Physiologist Kevin Kregel says you don’t have to be a prisoner of an air-conditioned room as your body can adjust to the conditions.
“Certainly, the human body can acclimatize to heat, but it takes time and it takes a lot of common sense,” Kregel says. “You start out slow and you incrementally increase your exposure, your activity levels. Certainly, the opportunity to get out and exercise on a daily basis, you shouldn’t let the heat scare you away. You just want to plan around the right times of the day and do other precautions.”
He says people in Nebraska — and everywhere, really — don’t adjust well to very cold temperatures, but warm temperatures are a different story.
“Over a period of several days to couple of weeks, you can see dramatic changes in the human body as to how we cope with heat and how we perform in the heat,” Kregel explains. “You’ll see improvements in your ability to sweat, your core body temperature isn’t going to increase to the same extent. You’ll be able to work longer and harder in terms of exercise bouts and things like that, so it’s really a remarkable transition over a short period of time.”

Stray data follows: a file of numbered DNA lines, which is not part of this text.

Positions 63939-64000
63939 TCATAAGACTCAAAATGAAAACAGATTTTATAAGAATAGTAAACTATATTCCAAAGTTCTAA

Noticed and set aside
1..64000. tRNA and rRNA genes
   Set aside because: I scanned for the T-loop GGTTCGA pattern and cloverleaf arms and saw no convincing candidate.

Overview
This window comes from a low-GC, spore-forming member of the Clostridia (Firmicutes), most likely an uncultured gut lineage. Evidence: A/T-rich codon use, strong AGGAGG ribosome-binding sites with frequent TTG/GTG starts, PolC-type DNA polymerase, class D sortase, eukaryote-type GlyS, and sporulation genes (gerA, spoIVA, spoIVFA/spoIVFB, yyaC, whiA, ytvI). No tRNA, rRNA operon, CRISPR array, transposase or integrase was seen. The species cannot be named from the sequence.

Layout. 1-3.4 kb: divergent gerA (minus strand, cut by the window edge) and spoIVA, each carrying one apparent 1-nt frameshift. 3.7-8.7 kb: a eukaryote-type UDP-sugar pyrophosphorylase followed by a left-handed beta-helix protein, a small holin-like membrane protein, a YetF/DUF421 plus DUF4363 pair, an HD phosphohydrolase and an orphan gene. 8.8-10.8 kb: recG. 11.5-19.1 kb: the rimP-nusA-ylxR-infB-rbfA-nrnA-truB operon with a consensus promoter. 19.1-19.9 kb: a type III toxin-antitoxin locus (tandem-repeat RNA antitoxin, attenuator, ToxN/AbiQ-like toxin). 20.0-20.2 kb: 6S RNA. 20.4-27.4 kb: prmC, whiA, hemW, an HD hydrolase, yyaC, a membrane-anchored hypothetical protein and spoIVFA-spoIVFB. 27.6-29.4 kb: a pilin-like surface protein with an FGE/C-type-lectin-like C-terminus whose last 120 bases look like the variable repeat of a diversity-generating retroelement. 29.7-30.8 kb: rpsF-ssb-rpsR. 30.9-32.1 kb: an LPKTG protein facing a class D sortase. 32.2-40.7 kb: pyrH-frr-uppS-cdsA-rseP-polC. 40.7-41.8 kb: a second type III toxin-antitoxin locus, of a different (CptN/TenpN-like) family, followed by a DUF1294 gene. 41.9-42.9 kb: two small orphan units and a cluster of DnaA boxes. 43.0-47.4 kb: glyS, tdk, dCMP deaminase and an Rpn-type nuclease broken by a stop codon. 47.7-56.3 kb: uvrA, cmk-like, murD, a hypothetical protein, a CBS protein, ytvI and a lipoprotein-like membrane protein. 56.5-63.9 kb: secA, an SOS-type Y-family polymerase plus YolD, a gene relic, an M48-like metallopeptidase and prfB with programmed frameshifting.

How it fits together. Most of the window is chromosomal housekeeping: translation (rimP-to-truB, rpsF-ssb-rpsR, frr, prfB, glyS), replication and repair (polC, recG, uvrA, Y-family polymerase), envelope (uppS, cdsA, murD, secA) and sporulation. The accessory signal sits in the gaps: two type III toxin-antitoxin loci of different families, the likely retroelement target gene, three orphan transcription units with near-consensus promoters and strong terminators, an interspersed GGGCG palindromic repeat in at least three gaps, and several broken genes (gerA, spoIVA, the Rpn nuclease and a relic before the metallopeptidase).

Kregel says you should use sunscreen as sun-burned skin keeps the body from cooling itself off. Keep yourself hydrated as you go into the heat.
“Fluids that are replacement-type beverages, sport-type drinks are helpful because they replace electrolytes. If you are out and have the opportunity to get into the shade periodically — that’s beneficial — or into an air-conditioned spot,” Kregel says.
Drink the fluids before during and after you are outside. He says other common sense things, like wearing loose-fitting, light-colored clothing are important. Don’t drink beverages with caffeine or alcohol in them as they can cause dehydration.
Kregel warns that older adults and children have a lower tolerance for the heat.